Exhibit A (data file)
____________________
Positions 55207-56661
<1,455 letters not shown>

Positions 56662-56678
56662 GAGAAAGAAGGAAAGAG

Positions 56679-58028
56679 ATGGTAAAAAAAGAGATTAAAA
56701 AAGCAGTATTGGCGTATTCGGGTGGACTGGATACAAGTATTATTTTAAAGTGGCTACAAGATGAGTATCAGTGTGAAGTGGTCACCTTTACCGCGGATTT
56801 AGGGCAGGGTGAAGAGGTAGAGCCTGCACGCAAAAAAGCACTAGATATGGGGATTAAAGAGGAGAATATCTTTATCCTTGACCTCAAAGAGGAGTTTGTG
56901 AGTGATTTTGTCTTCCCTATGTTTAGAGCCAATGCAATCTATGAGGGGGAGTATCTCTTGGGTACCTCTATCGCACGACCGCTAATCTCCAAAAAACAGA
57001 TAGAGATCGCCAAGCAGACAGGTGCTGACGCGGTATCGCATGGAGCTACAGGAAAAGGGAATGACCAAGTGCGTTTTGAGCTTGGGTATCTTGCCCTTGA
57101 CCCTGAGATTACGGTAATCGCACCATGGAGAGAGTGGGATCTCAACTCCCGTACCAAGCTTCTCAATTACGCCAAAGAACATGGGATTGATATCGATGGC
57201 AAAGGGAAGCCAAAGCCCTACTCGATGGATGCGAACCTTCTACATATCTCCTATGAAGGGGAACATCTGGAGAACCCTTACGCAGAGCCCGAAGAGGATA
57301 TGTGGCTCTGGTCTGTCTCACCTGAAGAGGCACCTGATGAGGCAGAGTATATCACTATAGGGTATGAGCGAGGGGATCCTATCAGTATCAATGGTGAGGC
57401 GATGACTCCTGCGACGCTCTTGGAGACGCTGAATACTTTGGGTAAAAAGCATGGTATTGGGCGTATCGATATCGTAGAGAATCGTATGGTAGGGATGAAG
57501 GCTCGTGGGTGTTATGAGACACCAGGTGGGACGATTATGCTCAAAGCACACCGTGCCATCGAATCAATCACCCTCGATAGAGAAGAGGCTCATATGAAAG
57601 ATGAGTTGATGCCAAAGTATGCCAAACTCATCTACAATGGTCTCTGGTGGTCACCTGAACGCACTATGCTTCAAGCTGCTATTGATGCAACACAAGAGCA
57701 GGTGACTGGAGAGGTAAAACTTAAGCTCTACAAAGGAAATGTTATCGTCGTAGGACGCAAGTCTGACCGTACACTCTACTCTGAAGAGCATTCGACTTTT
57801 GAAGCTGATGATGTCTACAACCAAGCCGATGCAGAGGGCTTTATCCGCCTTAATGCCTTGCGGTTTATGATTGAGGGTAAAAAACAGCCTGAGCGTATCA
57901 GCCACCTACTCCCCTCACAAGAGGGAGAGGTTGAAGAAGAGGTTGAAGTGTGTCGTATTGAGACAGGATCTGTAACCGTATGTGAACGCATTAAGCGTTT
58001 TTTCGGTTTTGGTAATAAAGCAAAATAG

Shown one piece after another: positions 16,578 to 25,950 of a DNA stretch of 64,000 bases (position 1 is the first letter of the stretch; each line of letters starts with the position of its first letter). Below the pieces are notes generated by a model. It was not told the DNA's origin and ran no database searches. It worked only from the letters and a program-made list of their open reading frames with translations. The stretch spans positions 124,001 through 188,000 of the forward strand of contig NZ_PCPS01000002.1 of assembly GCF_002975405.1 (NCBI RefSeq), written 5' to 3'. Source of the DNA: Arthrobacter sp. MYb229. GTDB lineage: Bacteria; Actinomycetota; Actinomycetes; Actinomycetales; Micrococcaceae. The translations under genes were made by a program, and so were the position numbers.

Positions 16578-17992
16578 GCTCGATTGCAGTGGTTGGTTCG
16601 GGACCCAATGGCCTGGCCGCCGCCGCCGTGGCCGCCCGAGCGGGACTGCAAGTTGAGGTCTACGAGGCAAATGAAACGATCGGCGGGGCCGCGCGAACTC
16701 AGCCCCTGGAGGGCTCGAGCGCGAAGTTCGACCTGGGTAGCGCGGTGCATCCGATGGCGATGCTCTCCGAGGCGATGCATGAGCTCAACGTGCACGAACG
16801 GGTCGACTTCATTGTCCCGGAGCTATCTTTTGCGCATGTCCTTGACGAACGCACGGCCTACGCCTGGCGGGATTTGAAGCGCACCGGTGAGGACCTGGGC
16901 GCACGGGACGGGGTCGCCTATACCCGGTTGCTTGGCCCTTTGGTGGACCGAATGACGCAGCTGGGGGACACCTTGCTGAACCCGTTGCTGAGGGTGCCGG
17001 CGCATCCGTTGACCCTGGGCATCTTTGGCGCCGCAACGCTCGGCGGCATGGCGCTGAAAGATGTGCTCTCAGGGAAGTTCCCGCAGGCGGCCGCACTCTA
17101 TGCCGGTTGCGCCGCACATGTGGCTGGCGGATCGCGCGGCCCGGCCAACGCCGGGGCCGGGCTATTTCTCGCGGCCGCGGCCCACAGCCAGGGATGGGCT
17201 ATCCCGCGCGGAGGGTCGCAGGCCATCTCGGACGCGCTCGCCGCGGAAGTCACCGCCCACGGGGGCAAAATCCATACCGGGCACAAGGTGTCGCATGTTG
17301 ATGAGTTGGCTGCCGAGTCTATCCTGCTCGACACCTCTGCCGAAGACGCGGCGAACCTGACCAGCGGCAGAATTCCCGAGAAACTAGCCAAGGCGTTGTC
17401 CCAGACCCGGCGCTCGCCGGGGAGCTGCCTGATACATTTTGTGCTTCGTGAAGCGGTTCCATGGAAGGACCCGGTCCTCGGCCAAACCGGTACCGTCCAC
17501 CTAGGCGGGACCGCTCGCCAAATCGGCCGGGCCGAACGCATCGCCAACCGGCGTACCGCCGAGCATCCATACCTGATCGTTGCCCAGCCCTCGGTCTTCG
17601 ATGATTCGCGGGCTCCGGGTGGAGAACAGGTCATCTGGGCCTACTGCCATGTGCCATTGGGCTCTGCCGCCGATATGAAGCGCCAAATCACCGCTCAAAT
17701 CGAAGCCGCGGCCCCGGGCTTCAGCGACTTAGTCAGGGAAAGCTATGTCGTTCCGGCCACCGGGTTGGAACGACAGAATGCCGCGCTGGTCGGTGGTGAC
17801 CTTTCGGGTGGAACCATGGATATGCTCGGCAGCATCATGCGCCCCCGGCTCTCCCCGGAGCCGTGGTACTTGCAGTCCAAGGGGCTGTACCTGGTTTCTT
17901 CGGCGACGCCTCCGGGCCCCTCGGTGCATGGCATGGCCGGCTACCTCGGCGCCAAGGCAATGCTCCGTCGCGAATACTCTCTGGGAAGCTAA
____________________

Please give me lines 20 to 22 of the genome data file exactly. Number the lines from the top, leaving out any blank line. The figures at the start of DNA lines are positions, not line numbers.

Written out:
58001 TTTCGGTTTTGGTAATAAAGCAAAATAG

Shown one piece after another: positions 16,578 to 25,950 of a DNA stretch of 64,000 bases (position 1 is the first letter of the stretch; each line of letters starts with the position of its first letter). Below the pieces are notes generated by a model. It was not told the DNA's origin and ran no database searches. It worked only from the letters and a program-made list of their open reading frames with translations. The stretch spans positions 124,001 through 188,000 of the forward strand of contig NZ_PCPS01000002.1 of assembly GCF_002975405.1 (NCBI RefSeq), written 5' to 3'. Source of the DNA: Arthrobacter sp. MYb229. GTDB lineage: Bacteria; Actinomycetota; Actinomycetes; Actinomycetales; Micrococcaceae. The translations under genes were made by a program, and so were the position numbers.

Positions 16578-17992